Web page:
Mathematics Stack Exchange is a question and answer site for people studying math at any level and professionals in related fields. Join them; it only takes a minute:

Sign up
Here's how it works:
  1. Anybody can ask a question
  2. Anybody can answer
  3. The best answers are voted up and rise to the top

Let $g\in C[0,1]$ where $C[0,1]$ is the vector space of continuous functions on [0,1].

For any function $f$, define $A_f$ $= \sup\{\sqrt{(x-y)^2+(f(x)-g(y))^2}:x,y\in[0,1]\}$

Can the "sup" be replaced with "max" here?

Main question: What is inf { $A_f: f \in C[0,1] $} ? Clearly $A_f$ is always unique for a given $g$, but how many functions can give rise to a $A_f$ for a given $g$, and more importantly, how do we find them?

share|cite|improve this question
Why is the minimum in your main question attainable? – 23rd Dec 7 '12 at 13:39
Yes, good point. There might be a function g(x) such that $f_n(x) = x^n$ gets closer and closer to the function which "provides" $A_f$, and also the function which is the pointwise limit of $(f_n(x))$ would give rise to $A_f$ if we did not require f to be continuous. I have no idea if this is possible but it is not obvious that it is not possible. – Adam Rubinson Dec 7 '12 at 13:52
The sup is indeed a max, as $F(x,y)=(x-y)^2+(f(x)-g(y))^2$ is continuous on the compact set $[0,1]^2$. – Ewan Delanoy Dec 9 '12 at 19:16
Thanks Ewan - that's just what I thought. I don't know much about compact sets (but am about to learn about them). But I guess what you said is similar to B-W on [0,1]^2. – Adam Rubinson Dec 10 '12 at 10:28
up vote 7 down vote accepted

I present my answer in three parts :

Part I. List of short answers

Part II. The formal details and proofs.

Part III. A complete example.

Part I : List of short answers

  • Is the supremum $A_f$ actually attained ? YES (as $(x-y)^2 + (f(x) - g(y))^2$ is continuous on the compact set $[0,1]^2$)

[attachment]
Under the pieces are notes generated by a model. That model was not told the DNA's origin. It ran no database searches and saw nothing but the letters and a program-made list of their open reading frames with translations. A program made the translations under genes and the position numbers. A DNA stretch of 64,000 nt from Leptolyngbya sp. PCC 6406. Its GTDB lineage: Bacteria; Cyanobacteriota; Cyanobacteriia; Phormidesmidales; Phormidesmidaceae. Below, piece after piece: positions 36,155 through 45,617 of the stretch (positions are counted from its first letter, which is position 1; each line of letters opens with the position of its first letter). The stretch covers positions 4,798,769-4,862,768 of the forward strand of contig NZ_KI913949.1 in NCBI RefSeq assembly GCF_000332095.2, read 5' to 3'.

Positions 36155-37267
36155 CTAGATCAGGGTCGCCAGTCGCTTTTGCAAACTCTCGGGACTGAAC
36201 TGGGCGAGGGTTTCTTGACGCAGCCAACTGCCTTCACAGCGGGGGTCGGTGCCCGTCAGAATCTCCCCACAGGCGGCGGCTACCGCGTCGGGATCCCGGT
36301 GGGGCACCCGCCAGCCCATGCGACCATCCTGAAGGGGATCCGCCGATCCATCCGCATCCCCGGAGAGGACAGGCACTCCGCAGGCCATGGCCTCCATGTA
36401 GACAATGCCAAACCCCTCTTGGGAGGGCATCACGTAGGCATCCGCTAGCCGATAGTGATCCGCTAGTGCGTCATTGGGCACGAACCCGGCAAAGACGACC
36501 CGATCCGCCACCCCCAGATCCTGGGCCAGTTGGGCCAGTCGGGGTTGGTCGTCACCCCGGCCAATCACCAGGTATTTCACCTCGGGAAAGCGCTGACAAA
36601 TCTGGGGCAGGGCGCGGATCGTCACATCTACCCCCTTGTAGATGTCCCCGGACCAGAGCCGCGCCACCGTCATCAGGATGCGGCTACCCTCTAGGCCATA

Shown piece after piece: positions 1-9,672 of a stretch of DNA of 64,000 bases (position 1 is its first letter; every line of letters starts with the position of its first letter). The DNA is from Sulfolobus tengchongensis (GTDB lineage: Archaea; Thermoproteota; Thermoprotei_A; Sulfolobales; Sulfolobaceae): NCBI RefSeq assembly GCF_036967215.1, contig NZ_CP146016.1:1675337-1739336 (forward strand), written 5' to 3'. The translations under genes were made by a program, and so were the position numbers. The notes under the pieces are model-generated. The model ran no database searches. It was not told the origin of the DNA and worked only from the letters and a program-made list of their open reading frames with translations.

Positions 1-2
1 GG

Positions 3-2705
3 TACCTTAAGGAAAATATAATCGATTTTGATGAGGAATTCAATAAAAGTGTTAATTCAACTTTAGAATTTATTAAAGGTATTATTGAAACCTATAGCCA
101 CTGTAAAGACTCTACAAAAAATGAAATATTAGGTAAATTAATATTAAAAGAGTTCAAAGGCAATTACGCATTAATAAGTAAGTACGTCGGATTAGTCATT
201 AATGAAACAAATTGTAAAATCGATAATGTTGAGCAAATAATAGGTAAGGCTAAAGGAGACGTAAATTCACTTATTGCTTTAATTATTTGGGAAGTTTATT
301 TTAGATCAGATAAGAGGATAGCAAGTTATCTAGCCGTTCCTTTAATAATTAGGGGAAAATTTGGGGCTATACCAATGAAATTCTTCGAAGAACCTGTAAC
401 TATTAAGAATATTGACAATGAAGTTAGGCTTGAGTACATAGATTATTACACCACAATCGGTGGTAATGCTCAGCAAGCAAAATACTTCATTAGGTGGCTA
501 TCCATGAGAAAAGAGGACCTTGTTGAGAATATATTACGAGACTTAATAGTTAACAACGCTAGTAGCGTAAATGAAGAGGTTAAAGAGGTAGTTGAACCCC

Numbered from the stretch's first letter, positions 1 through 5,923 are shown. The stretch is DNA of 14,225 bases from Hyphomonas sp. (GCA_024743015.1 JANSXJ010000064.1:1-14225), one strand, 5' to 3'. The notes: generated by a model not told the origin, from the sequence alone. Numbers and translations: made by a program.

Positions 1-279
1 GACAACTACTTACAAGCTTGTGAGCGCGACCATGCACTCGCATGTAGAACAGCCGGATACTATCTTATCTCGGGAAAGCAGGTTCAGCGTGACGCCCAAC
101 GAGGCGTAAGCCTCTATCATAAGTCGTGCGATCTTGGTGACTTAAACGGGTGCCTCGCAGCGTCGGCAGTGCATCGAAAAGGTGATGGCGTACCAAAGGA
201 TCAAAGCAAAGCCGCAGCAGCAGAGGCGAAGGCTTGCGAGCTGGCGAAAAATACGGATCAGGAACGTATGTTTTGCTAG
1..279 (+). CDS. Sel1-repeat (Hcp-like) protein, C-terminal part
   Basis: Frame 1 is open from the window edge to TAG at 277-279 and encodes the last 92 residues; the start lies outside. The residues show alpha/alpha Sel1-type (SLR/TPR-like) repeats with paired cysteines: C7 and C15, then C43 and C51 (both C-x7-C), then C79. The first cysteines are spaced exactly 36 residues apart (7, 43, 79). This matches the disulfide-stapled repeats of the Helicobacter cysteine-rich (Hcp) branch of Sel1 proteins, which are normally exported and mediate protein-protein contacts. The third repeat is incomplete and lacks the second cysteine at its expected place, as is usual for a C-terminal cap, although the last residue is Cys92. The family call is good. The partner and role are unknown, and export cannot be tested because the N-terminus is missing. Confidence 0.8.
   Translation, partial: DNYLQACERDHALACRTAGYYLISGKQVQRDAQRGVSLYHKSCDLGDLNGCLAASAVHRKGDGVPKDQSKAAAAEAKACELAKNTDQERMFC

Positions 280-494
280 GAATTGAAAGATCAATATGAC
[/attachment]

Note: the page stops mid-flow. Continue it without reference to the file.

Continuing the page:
• Is the infimum ${\sf inf }_f(A_f)$ actually attained ? YES (see proof in Part II)
  • Is there a unique optimal solution $f$ ? NO ( in the typical example in Part III, there are uncountably many solutions).
  • How do I find the optimal solutions ? It will be clear from Part II that the condition “$f$ is optimal” is equivalent to a certain (obvious&natural) inequality system involving $f$ (called “(*)” in Part II). In the simplest cases (such as the example in Part III), this system reduces to something of the form $L\leq f \leq U$, where $L$ and $U$ are functions that we can compute from the initial data.

Part II : The formal details and proofs

First, note that your $A_f$ depends on $g$, so I prefer to denote it by $A_f^g$. The quantity that we are dealing with is then $\inf_{f}A_f^g$, which I denote by $RD(f,g)$ and call the Rubinson distance between $f$ and $g$. Fix $g\in C([0,1])$. For $x,y\in [0,1]$ and $c\in {\mathbb R}$, let $$ F_1(x,c,y)=(x-y)^2+(c-g(y))^2 $$ Then $F_1$ is continuous on $[0,1] \times {\mathbb R} \times [0,1]$. Since $[0,1]$ is compact, the function

$$ F_2(x,c)={\sf max}_{y\in [0,1]} F_1(x,c,y) $$ is well-defined and continuous on $[0,1] \times {\mathbb R}$. Also, for any $(x,y) \in [0,1]^2$, the map $F_1(x,.,y)$ is nonnegative and strictly convex on $\mathbb R$. We deduce that for any $x\in[0,1]$,$F_2(x,.)$ is also nonnegative and strictly convex on $\mathbb R$.